Why Developers Get Fired

There are many reasons developers get fired. So take off the ear buds, close down your 20 Skype threads and take some time to think about what you can do to prevent this from happening to you.


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Posted September 20, 2009

Eric Spiegel

Eric Spiegel

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“You’re fired!”

Those are words that no developer wants to hear, especially with an exclamation point. Perhaps you are thinking it could never happen to you.


Do the following comforting thoughts cross your mind when you think about the possibility of getting fired someday?

“I’m smarter than everyone else here.”

“Everyone likes me too much.”

“I’m the only expert on the system.”

“I have incriminating pictures of my boss from that last happy hour.”

Well, maybe that last one would work, except you might end up incarcerated for extortion – you’re fired anyway.

I have learned the hard way over the years that it doesn’t matter how clever you think you are or how much everyone loves you on your team. The fact is, there are always potential circumstances that can come to a head, resulting in the ax coming down on your valuable head.

Sometimes these doomsday series of events are in your control. Sometimes it’s like being blindsided by a bus.

So why do developers get fired?

Let me first state that I speak from experience. I have fired developers and been fired (although it was spun as a reorganization casualty).

It sucks on both ends.

As a manager, having to fire someone is an awful experience. I know, you are thinking “cry me a river.” Keep in mind there are two sides to every story.

Even if a manager feels all options have been exhausted, it still is a nerve racking experience. You don’t know how the person will react. You think about their family. You think, is there something else I could have done better as a manager so we didn’t reach this point?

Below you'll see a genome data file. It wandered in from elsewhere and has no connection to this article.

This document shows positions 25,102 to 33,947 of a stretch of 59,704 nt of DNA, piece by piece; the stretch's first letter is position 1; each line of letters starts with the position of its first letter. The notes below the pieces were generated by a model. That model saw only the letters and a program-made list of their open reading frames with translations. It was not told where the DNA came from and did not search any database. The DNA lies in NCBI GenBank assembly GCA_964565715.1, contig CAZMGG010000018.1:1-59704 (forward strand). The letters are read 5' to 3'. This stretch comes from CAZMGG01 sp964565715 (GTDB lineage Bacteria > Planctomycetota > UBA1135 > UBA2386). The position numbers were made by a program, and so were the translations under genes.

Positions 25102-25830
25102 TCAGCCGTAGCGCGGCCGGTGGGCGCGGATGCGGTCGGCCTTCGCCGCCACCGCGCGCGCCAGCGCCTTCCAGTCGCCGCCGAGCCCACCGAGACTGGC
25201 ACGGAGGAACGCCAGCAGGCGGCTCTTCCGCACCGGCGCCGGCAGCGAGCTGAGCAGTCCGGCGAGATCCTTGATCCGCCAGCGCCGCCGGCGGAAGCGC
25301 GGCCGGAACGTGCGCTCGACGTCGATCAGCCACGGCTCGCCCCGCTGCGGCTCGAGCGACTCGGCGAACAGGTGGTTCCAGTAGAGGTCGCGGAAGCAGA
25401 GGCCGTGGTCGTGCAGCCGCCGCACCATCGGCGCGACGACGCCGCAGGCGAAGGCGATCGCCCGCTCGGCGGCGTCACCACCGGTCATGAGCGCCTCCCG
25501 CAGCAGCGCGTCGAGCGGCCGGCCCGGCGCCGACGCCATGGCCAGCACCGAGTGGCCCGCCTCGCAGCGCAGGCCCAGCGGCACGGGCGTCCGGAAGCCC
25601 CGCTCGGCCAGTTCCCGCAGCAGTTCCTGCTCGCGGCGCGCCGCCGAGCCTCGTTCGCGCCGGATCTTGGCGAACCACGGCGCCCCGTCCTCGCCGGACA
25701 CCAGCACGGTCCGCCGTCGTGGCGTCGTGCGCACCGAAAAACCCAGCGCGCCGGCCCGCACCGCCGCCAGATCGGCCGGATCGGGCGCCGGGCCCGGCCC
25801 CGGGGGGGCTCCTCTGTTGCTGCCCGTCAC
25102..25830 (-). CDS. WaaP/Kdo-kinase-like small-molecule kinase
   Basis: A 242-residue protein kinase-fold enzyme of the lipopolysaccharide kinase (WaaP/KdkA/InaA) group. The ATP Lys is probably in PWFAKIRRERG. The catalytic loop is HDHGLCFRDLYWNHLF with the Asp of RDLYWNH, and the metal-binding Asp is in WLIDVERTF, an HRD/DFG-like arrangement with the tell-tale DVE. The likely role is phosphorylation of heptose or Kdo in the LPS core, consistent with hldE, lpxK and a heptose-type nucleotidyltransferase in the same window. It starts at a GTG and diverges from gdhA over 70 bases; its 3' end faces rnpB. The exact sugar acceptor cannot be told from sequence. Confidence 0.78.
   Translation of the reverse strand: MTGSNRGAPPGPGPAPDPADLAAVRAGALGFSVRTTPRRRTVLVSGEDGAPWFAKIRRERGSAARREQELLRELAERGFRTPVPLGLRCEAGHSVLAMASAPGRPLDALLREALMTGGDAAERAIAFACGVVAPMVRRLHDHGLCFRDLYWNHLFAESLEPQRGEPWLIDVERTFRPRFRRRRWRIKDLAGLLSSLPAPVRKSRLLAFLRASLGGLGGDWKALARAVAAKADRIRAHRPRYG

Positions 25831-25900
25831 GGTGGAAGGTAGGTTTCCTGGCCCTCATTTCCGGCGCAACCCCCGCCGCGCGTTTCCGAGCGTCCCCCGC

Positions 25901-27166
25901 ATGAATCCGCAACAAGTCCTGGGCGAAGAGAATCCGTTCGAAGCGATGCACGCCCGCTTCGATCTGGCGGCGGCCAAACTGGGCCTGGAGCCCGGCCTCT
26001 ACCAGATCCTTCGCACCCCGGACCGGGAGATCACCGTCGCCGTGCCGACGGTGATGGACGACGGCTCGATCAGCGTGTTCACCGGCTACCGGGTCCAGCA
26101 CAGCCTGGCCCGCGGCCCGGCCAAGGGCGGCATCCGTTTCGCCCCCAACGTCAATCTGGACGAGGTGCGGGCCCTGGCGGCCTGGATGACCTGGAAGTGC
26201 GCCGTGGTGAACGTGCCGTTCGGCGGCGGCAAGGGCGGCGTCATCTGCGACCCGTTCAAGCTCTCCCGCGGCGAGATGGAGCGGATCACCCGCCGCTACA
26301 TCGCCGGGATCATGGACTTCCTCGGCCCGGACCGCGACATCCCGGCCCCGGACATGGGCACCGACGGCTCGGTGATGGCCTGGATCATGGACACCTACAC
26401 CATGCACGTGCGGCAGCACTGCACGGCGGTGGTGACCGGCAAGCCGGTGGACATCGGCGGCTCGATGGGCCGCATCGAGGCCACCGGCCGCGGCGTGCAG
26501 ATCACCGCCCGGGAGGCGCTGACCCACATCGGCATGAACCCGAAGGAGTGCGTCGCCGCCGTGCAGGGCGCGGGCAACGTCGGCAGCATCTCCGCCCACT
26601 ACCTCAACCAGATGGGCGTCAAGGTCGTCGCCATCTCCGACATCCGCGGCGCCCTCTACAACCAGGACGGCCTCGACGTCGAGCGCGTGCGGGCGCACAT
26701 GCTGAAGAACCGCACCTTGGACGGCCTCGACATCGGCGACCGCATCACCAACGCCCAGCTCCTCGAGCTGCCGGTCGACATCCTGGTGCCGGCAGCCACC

From the being fired side of the table, your feelings depend if you see it coming or not. Those who see it coming usually take it stone faced or with a smirk (which helps reduce the awful feelings on the other side of the table).

For those who don’t see it coming – well I have seen train wrecks. Depending on what else is going on in that person’s life, the magnification of stress caused by a firing can be overwhelming, resulting in outburst, tears or even laughter. (The laughter is the scariest reaction because you know the suppression of fear and hurt can explode anytime.) The truth is, if management follows the typical rules of providing warnings before letting someone go, then no one should be surprised. However, some people truly have their heads buried in the sand (or their code).

They believe it just won’t happen to them – especially younger developers who haven’t been around the block.

How to Avoid Being Let Go (The Three Reasons)

Let’s review three reasons and what you can do to avoid being let go.

We might as well start with the obvious. If your job consistently isn’t getting done, then you will eventually be toast. All it takes is a few missed deadlines and your manager will have no choice because “you know what” rolls downhill. A manager can only absorb so many blows from unhappy end users or their own boss.

Why wouldn’t you see this one coming? Well, you might be thinking the missed deadlines are not your fault. Your excuses may include “the design was bad” or “the deadlines are not realistic” or “they are making me code in Java and I am a .NET expert.”

Guess what? Excuses don’t matter. Results matter.

If your deliverables are always late, then you need to sit down with your manager and look for solutions. Don’t assume conditions will change on their own. You have to not only be a change agent, but you have to document every action you take to improve adverse conditions.

I recommend having an email folder called CYA (Cover Your …). This folder might save you from having to face C-YA (Can Your …) before you’re ready to go. Save everything – disk space is cheap.

Next Page: Developers Need to Brag

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Tags: management, developers, developer salary, programmer salary

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